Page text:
Have We Already Gotten Over Charlottesville?
What happened in Charlottesville horrified many people in this country: Nazis marching alongside the KKK on the streets of America; street-fighting; terrorism. There was an outpouring of righteous indignation, much as there was after the shooting of nine black people by Dylan Roof in a Charleston church.
Debates raged over whether or not President Trump was right to draw attention to violence on the part of “both sides.” Are soviet-flag-waving, anti-fascist activists worthy of the same denunciation as Nazi-flag-waving, white supremacists? Is it legitimate to respond to violence with violence?
But now we have moved on. After all, we have been here before. This is the stuff of which PBS documentaries are made, though in the past they have usually been in black and white.
To be sure, much has changed. I am glad that overt racism receives such sharp denunciation by the media and by many Christians today. And yet, what bothers me is how eagerly we as a nation denounce overt white supremacy, even as we blissfully ignore the more subtle racism that permeates our cities, courts, and prisons. This has far more destructive consequences for black people than a hundred rallies similar to Charlottesville’s.
The sheer vitriol of our denunciation belies our own complicity in racial injustice for which we are so desperate to atone. We forget that even during the 50s and 60s many respectable white Christians, even in the South, abhorred violence and disorder.
Many white moderates love to signal our virtue by condemning violence and calling for the removal of Confederate monuments. Meanwhile, we go back to our comfortable white suburbs, built with help from federal, state, and local governments during waves of white flight. We go back to our good jobs, our safe schools, and our stable investments. All the while we forget how racial discrimination systemically prevented African Americans from building the same sorts of lives, leaving millions trapped in poverty to this day.
We continue to ignore the deadly effects of police brutality, mass incarceration, poverty, unemployment, and dysfunctional schools that continue to plague many. This is all evidence that the racist legacy of America endures in ways that most of us cheerfully ignore.
What, you say, didn’t black people win equality under the law in 1965? Haven’t they had an equal shot since then? Sure, there are still racists out there, and we all condemn them, but hasn’t overt racism been dead at least since the 1970s? I certainly don’t know any educated Christian people who are racists.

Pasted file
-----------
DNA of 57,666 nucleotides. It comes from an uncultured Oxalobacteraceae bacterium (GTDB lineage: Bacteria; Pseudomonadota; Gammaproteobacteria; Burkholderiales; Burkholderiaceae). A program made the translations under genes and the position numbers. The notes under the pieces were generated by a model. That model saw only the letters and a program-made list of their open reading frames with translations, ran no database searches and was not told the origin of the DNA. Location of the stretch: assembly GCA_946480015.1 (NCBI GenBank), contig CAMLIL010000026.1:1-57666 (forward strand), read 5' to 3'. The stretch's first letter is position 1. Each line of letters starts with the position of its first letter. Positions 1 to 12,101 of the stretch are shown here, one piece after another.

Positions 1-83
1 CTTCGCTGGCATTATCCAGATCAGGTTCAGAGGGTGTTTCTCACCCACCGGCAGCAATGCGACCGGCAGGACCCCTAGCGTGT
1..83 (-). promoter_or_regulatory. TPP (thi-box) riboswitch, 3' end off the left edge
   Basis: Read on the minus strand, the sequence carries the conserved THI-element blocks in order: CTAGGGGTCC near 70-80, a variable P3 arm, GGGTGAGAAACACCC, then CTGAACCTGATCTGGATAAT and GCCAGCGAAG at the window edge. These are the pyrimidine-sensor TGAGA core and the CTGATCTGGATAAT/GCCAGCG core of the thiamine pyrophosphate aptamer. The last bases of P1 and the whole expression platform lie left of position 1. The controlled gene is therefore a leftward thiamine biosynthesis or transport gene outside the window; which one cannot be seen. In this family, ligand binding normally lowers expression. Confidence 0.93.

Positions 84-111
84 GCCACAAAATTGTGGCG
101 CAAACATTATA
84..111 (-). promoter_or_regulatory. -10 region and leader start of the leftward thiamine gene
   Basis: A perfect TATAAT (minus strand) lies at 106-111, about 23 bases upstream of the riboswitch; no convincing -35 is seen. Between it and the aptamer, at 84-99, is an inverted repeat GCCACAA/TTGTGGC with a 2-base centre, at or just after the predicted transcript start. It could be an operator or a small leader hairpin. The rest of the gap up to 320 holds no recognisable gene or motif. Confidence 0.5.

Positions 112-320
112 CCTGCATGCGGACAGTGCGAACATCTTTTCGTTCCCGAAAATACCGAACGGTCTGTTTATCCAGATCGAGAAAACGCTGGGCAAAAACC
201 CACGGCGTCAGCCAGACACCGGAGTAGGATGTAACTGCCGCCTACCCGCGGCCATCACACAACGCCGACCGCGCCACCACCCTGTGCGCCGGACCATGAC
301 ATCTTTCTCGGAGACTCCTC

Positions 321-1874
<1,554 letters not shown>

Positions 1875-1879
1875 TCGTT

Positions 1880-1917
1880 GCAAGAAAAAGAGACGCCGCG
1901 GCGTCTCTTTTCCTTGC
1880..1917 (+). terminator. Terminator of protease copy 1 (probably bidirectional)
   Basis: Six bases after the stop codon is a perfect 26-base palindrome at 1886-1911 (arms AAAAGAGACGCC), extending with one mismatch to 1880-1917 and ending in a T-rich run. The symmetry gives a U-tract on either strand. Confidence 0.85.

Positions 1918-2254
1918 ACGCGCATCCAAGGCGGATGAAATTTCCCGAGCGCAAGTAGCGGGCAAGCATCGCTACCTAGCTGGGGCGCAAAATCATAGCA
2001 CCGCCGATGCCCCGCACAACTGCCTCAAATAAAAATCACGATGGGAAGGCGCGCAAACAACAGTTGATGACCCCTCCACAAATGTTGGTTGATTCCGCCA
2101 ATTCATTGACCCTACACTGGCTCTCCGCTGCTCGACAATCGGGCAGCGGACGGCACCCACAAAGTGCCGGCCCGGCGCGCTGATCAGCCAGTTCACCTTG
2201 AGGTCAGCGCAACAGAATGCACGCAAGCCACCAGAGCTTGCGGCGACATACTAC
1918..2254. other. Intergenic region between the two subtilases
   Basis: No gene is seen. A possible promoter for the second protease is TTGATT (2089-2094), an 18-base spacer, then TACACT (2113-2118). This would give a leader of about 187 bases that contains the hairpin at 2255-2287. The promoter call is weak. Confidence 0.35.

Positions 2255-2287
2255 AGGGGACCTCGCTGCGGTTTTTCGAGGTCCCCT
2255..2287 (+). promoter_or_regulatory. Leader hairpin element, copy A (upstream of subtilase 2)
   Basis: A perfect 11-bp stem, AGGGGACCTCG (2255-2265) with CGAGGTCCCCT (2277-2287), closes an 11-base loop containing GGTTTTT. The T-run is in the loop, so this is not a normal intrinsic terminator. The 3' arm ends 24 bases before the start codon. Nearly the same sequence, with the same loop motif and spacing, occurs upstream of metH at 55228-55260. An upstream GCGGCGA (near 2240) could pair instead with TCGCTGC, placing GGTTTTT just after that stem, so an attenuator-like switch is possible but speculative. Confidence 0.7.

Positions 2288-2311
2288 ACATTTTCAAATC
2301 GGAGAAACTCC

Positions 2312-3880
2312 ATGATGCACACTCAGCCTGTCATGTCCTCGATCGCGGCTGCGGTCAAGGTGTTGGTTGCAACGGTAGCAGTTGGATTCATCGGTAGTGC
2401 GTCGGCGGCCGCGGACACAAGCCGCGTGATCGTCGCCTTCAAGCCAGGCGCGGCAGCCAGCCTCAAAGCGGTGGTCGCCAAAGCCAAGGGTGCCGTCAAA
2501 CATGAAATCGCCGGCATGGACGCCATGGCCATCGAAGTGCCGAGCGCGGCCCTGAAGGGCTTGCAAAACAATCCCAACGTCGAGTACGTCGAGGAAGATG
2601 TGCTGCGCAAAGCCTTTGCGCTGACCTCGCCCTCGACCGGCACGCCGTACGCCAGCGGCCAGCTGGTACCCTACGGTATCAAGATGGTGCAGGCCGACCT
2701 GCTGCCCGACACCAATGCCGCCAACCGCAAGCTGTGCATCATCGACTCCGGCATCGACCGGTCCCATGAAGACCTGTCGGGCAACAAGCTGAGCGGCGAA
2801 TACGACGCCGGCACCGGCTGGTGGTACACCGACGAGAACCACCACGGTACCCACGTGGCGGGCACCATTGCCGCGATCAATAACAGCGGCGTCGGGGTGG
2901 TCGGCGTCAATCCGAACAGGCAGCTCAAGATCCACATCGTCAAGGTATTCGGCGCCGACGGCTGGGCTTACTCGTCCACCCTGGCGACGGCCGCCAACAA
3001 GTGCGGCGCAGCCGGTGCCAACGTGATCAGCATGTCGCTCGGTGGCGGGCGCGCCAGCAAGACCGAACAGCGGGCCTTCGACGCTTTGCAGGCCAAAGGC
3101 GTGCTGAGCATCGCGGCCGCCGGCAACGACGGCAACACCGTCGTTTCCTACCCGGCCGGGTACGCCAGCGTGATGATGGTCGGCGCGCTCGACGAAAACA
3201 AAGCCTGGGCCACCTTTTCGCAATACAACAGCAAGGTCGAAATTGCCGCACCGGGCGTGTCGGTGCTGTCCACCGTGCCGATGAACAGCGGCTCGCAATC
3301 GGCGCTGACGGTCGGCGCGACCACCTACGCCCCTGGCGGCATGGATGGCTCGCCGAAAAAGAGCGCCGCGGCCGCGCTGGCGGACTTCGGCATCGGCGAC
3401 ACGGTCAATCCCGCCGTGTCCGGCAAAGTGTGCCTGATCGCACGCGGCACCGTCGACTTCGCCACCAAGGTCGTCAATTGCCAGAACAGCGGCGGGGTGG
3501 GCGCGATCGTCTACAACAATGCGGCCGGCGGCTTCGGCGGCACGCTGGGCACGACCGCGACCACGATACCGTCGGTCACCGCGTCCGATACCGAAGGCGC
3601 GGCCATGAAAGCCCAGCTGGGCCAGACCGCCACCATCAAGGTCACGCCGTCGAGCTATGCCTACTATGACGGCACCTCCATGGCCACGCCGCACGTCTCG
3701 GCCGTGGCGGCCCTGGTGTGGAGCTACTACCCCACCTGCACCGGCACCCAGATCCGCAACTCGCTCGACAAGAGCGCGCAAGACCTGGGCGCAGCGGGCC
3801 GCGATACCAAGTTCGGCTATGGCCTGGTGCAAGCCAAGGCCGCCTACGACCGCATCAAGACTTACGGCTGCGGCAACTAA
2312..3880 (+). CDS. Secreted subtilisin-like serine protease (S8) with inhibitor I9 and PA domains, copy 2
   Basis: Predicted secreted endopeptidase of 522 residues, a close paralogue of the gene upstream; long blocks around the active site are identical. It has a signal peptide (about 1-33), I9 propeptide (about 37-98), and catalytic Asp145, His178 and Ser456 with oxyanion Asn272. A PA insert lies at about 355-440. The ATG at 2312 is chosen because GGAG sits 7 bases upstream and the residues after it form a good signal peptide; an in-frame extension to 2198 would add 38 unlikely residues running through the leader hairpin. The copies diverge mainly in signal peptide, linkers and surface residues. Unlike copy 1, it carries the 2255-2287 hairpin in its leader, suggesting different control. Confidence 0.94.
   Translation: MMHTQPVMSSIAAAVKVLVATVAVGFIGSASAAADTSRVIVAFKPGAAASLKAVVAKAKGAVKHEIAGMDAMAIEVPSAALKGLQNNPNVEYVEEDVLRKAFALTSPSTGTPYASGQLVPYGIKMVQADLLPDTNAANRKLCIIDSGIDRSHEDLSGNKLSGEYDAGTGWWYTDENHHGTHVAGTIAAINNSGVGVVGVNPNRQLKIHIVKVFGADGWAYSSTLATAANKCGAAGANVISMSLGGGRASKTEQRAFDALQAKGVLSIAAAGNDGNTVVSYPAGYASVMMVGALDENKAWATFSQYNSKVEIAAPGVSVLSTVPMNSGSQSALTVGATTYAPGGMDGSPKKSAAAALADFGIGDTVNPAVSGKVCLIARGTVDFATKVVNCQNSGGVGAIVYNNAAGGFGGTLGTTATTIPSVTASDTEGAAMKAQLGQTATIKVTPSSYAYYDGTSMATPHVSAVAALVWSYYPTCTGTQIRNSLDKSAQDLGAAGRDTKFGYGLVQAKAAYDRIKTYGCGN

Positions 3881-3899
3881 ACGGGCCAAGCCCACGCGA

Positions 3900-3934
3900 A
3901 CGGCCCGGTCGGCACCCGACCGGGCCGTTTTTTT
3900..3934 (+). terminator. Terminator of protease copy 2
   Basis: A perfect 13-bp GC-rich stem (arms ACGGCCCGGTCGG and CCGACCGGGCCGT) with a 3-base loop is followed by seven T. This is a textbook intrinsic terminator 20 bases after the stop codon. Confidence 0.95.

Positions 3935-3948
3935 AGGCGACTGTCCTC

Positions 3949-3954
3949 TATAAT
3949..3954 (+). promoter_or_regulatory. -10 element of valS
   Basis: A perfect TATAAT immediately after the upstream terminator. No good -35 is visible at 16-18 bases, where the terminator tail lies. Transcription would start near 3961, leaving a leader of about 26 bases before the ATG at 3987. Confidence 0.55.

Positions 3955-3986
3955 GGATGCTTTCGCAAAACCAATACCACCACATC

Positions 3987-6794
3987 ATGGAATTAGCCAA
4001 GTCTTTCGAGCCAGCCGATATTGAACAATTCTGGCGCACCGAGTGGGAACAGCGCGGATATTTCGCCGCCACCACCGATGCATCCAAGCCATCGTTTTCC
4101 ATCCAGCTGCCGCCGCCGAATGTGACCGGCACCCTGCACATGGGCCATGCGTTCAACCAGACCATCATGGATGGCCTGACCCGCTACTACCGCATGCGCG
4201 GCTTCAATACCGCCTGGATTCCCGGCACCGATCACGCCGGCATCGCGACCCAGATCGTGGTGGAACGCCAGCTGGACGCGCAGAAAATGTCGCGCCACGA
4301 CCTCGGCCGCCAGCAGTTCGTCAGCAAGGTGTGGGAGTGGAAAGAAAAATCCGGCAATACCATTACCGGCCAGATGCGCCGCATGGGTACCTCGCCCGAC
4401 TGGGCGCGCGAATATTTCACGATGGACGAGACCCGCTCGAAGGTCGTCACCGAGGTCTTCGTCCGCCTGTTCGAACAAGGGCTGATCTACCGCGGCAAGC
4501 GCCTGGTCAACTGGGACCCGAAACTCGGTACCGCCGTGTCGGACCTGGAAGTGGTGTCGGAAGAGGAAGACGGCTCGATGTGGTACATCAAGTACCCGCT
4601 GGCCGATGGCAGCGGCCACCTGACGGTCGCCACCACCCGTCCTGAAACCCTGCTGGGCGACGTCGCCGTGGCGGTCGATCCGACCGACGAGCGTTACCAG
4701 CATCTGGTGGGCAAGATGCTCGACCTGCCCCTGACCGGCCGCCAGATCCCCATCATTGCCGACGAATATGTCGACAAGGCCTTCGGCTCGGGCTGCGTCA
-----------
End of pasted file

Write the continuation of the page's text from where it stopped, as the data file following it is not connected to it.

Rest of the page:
You think I’m making this up?
- Read Massey and Denton’s classic book American Apartheid: Segregation and the Making of the Underclass.
- Do you want an updated version? Check out Richard Rothstein’s The Color of Law: A Forgotten History of How Our Government Segregated America.
- Don’t have time to read a whole book? Read Ta-Nehisi Coates’s essay in The Atlantic, “The Case for Reparations.“
What about police brutality and mass incarceration? Its legacy is complicated, as James Forman, Jr., shows in Locking Up Our Own: Crime and Punishment in Black America, but if you remain unconvinced that it is a uniquely deadly problem for black people in this country, read Michelle Alexander’s The New Jim Crow: Mass Incarceration in the Age of Colorblindness. Do you want a more personal perspective on the pernicious effects of racism on black people? Read Coates’s Between the World and Me.
We could go on and on. The primary problem in this country is not overt, violent racism, as horrific as that is. The greatest obstacles facing black people are not the David Dukes and Dylann Roofs of the world. The primary problem is still what it was in the days of Martin Luther King’s Letter From a Birmingham Jail: the white moderate.
It is the person who hates violence and bigotry, who personally bears no ill will towards a single black individual, and yet who is suspicious of any policy that might remotely disrupt the status quo (or that does not arise from the abstract, color-blind principles of small government and economic prosperity). It is the person who would never actively harm an African American brother or sister, and yet who passes on down the road while millions of black men, women, and children wallow on the other side in the misery of injustice.
The primary sin of many in middle-class white America is not that of commission but of omission.
As James Baldwin famously put it in The Fire Next Time:
[T]his is the crime of which I accuse my country and my countrymen, and for which neither I nor time nor history will ever forgive them, that they have destroyed and are destroying hundreds of thousands of lives and do not know it and do not want to know it.
Do white American Christians see the oppression of our black brothers and sisters? Do we see them at all? If we do not see racism and its continuing pernicious legacy in our cities and schools and churches (and rural areas and workplaces and prisons), that says much more about us than it does about the existence of racism.
That was the basic thrust of Jesus’ preaching as recorded in the gospel of Luke. It’s not enough for us to be good law-keeping Pharisees who denounce violence and overt hatred. It’s not enough to be reactive. White moderates have always been good at that. We must show solidarity with the oppressed. We must take responsibility for the legacy of racial injustice. And that’s something white American Christians have never done.
That’s going to take a lot more than the shock of a Charleston or a Charlottesville. It will require some serious soul-searching on the part of white Christians who, far too often, have resembled Pharisees more than the way of Jesus.
4 thoughts on “Have We Already Gotten Over Charlottesville?”
Thanks for your reply to my earlier comment, Noelle. It is helpful and moves the conversation forward. I have two points in response.